I have just written a rather lengthy blog on the woes and travails of the programmer trolls and mostly dealing with how hard are our lives. Then, leaving it for a while to incubate (as is my wont upon occasion) I continued my reading on "Bach" - a rather large compendium on the boy and the man, Johan Sebastian Bach (there were many Germans in his area named Bach), dealing in minute detail with his life, friends, studies and teachers. At just before the age of 15 he left his home in Thurengia (as well as Ohrdruf and Eisenach) and traveled 200 miles (mostly on foot) north with his close friend who was 18 years old (Georg Erdman) to Luneburg, a city much larger (10,000 residents) than his native home of the Bach family. This was also so that the could be close to the town of Hamburg that was home to the largest and most fabulous organs in the world at that time. His study at St. Michael's church was very prestigious and each class consisted of only 20 noblemen's sons as well as a few highly-gifted singers and musicians.
Students at this Ritter-Academie studied
All designed to turn out a well-rounded person in a program in keeping with the civil, military and social obligations of the German aristocracy. The academic year began at Easter and, in addition to the normal classes, Johan Sebastian Bach also had to study (for the first two years at age 15):
- Leonhard Hutter's Compendium locorum theologicorum (Wittenberg , 1610) - a reference work that required a didactic memorization of questions and answers of a complex nature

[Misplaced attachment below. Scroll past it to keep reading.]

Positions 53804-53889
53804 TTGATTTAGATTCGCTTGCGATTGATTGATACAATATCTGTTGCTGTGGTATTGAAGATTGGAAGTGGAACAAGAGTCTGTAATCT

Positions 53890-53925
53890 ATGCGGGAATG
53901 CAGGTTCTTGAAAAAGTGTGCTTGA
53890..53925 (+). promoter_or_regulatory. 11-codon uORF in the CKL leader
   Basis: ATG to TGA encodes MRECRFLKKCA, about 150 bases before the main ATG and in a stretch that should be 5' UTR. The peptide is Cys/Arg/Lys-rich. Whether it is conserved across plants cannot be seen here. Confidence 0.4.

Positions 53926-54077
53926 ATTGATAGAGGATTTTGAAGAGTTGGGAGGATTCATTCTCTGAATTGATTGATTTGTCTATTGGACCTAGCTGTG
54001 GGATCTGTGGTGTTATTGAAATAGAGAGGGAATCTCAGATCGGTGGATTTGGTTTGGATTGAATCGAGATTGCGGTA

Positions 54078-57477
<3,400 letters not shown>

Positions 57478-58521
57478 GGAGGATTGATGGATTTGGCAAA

- Chrstoph Reyher's Systema logicum (Gotha, 1691) who first volume (Prolegomena logica de natura logicae) focuses on the definitions of fundamental terms
- Heinrich Tolle's Rhetorica Gottingensis (Gottingen, 1680) - a concise summary of Aristotelian rhetoric
- Latin Classes included Virgil's Bucolica and Aeneid, Book IV and Cicero's De Catinlina.
- Further classes in Latin and Greek
- Monograph on Alexander the Great by Quitus Curtius Rufus
- Cicero's De officiis
- Selections from Cicero's Epistolae
- Horace's Carmina
- Kebes of Thebe (Cebetis Tabula)
- German Hisory
- German Poetry
- Mathematics (advanced)
- Physics (advanced)
- Modern History
- Modern Geography
- Modern Physics
And ALL is this was the "core" of their studies. In order to pay for this schooling they were members of (lowly paid) choirs - usually four or five - and played various parties and gatherings. In addition, they studied fencing, dancing and Sebastian taught himself Italian. All of this is contained in "Johan Sebastian BACH, The Learned Musician" by Christophf Wolff, ISBN 978-0-393-32256-9 ot 0-393-32256-4, depending on which ISBN numbering system is being used by the vendor. My copy was published by W. W. Norton, New York / London. They were very, very busy little boys (young men) who slept very little and ate whatever they could find in the up-scale courts and parties.
All of this to apologize for my earlier complaints that we lowly programming trolls might be overworked. Perhaps we are not worked hard enough and we are raised in a society that values the family and social groups more than one's own work and career. Whatever... I'm much too old to change now but perhaps this might inspire some younger folks to study more and play less? :-)